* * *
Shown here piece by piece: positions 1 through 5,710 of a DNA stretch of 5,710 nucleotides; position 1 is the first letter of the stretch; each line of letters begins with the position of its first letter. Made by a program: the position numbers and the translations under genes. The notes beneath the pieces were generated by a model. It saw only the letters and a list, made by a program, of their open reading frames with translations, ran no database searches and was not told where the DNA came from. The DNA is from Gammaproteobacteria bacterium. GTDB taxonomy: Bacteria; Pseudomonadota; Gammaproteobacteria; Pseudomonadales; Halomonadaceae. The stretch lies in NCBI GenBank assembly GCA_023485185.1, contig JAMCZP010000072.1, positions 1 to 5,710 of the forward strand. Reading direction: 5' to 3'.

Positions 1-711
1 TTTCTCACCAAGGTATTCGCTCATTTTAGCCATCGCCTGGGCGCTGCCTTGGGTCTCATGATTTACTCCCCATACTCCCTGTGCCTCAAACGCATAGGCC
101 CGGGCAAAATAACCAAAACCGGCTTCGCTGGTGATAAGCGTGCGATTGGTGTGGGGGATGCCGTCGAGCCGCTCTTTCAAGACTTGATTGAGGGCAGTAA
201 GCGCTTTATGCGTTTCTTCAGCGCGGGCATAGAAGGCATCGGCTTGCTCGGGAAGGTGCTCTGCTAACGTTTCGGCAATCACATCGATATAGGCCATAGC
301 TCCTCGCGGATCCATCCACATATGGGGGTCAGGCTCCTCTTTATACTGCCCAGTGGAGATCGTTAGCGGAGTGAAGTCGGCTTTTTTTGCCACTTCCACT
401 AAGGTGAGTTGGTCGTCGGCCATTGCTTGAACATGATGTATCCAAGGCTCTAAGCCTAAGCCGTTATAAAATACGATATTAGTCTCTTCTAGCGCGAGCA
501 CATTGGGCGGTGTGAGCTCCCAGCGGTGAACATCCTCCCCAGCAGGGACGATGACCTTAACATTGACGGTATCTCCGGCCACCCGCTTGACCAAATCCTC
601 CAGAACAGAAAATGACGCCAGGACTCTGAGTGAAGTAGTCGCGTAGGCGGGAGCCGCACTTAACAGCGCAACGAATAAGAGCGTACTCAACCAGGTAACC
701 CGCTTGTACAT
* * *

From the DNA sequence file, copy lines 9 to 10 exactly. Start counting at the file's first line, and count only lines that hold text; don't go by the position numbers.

601 CAGAACAGAAAATGACGCCAGGACTCTGAGTGAAGTAGTCGCGTAGGCGGGAGCCGCACTTAACAGCGCAACGAATAAGAGCGTACTCAACCAGGTAACC
701 CGCTTGTACAT